Montauban (Lat. Mons Albanus), a town of Guienne, France, capital of the department of Tarn-et-Garonne, on the river Tarn, 343 m. S. S. W. of Paris; pop. in 1872, 25,624. It stands on a high plateau, and has wide clean streets and a thrifty appearance. It contains a fine cathedral of the 18th century, and there is a stone bridge over the Garonne which dates from the 14th. There is a lyceum, a normal school, a Protestant faculty of theology, a public library, and a gallery of paintings which includes many by Ingres, a native of the place. The manufactures are extensive, embracing silks, woollens, porcelain, starch, candles, pens, and pharmaceutical products; and there is a large trade' in leather, grain, and wine, the surrounding country being very productive. Montauban was founded by Alphonse, count of Toulouse, in 1144, and was made the seat of a bishop in 1317. It became a Protestant stronghold in the 16th century, and its inhabitants were subjected to severe persecution. In 1621 it was besieged by the royal army under He Luynes, which at the end of three months, after numerous assaults, was obliged to withdraw. In 1629 it submitted to the royal authority, and its defences were razed.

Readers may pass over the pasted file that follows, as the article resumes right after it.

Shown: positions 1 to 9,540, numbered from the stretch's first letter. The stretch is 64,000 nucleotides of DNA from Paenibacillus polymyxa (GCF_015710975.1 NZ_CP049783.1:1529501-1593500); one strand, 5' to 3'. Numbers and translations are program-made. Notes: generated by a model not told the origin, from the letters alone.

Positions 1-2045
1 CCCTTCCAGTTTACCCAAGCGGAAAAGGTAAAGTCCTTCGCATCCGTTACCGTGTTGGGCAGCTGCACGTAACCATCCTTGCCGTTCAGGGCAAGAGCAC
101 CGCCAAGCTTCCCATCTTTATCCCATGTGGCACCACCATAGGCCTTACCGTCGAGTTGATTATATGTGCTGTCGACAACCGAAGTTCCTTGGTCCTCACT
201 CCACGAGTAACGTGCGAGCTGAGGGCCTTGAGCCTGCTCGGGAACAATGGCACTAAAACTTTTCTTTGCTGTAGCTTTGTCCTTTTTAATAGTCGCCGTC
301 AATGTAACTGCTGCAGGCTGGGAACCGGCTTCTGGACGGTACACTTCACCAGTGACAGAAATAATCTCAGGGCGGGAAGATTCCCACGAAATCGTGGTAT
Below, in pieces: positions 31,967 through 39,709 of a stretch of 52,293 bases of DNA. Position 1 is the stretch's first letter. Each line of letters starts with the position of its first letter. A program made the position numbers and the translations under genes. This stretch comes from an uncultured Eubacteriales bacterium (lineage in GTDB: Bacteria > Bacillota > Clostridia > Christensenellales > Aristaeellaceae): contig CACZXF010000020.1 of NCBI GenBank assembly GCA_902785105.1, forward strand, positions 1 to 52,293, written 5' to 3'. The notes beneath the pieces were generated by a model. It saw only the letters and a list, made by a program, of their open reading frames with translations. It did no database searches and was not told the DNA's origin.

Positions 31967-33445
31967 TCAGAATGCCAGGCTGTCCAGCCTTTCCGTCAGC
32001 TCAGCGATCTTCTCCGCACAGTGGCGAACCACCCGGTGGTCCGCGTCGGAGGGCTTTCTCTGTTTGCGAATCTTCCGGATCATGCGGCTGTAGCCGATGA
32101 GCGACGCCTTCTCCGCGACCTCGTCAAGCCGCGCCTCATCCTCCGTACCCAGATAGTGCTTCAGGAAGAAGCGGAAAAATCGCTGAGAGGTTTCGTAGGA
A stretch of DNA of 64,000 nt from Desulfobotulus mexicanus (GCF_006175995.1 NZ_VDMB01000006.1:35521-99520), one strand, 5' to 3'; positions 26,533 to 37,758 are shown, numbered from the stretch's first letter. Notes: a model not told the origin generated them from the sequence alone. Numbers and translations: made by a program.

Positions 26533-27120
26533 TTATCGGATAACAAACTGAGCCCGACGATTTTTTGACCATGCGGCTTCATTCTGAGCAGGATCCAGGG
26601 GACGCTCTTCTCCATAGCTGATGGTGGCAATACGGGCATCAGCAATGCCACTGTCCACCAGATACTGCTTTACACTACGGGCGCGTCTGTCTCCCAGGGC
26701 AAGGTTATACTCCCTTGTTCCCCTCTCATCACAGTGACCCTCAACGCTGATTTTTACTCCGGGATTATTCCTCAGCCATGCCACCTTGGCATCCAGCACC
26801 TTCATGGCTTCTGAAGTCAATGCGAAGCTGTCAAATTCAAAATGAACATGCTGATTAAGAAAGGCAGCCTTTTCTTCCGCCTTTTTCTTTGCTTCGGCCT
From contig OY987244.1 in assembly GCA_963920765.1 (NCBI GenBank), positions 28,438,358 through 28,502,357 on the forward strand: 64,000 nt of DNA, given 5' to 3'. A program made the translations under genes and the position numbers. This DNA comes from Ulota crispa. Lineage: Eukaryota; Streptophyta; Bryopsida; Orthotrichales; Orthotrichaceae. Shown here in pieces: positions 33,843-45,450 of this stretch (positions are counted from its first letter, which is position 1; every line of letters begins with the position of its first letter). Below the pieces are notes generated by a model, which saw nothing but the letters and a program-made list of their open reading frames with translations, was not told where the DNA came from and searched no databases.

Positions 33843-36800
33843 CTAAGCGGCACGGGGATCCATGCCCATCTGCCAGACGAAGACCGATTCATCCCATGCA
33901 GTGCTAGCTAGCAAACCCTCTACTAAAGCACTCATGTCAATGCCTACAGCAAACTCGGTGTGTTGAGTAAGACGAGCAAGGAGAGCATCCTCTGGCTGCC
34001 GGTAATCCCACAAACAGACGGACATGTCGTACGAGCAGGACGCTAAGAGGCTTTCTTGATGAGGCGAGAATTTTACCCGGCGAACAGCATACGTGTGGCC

Subsequently it suffered from the dragonnades.